- You must serve on a jury when summoned. All citizens of the United States must serve on juries. However, you might not always be required to serve. To actually serve on a jury panel, you must be chosen by the judge and counsel involved in the case. Following your summons to court, the selection procedure takes place.
How to Get Dual Citizenship in the United States
There is no form or application that may be used to apply for "dual citizenship" in the US. Applying for second citizenship is all that is required to obtain dual citizenship.
It's imperative to get in touch with the embassy or consulate of your country of origin to confirm whether dual citizenship is permitted there in the first place before applying for U.S. citizenship as your second citizenship status. Otherwise, you can unknowingly lose your citizenship in that nation.
Make sure you've met all naturalization requirements once you've established that your nation of origin will accept your status as a citizen of the United States (unless you qualify for U.S. citizenship through a parent). Then, by filing Form N-400 (formally known as the "Application for Naturalization"), you can start the naturalization process.
Furthermore, you can apply any time after meeting the eligibility requirements for naturalization, which is usually 3–5 years after getting a green card. Moreover, the USCIS application for citizenship is merely the first step in the procedure. Depending on the USCIS field office that receives your application and how quickly you begin the procedure, naturalization can take up to 1.6 years overall.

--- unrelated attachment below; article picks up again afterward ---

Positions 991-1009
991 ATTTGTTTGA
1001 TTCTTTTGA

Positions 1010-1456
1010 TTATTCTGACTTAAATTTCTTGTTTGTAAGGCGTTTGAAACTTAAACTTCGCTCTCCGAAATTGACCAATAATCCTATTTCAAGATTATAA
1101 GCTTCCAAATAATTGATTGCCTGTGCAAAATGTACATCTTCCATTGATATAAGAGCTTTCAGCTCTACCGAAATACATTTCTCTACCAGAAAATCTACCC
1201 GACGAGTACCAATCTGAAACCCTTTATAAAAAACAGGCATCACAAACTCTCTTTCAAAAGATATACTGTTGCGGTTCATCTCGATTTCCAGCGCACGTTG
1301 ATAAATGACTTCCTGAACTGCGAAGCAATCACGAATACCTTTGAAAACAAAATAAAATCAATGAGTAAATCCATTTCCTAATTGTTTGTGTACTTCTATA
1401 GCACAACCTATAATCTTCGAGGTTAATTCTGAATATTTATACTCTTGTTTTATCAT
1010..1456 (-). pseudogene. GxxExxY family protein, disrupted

Here are some of the frequently asked questions on how to get dual citizenship in the United States.
Who can apply for dual citizenship in the U.S.?
Anyone who meets the criteria for naturalization may be able to become a citizen of the United States. To find out the requirements for your nation, you need to speak with the embassy or consulate of the other country with whom you share citizenship.
If I have dual citizenship, can I vote in both countries?
As long as you are a citizen of the United States and meet all other requirements, such as residency and age, you are qualified to vote there.
If I have dual citizenship with the U.S. and another country, which passport should I use when traveling?
If you are a citizen of the United States and have more than one passport, you must enter and exit the country using your U.S. passport. You are free to use whichever passport you like if you are not going to the United States.
What are the benefits of having dual citizenship vs. having a green card?
All of the aforementioned rights and obligations come with being a citizen of the United States. Even though you may have various responsibilities as a green card holder, you will still be eligible to live and work in the United States. For instance, you might need to apply for a re-entry permit in advance if you plan to leave the country for longer than a year.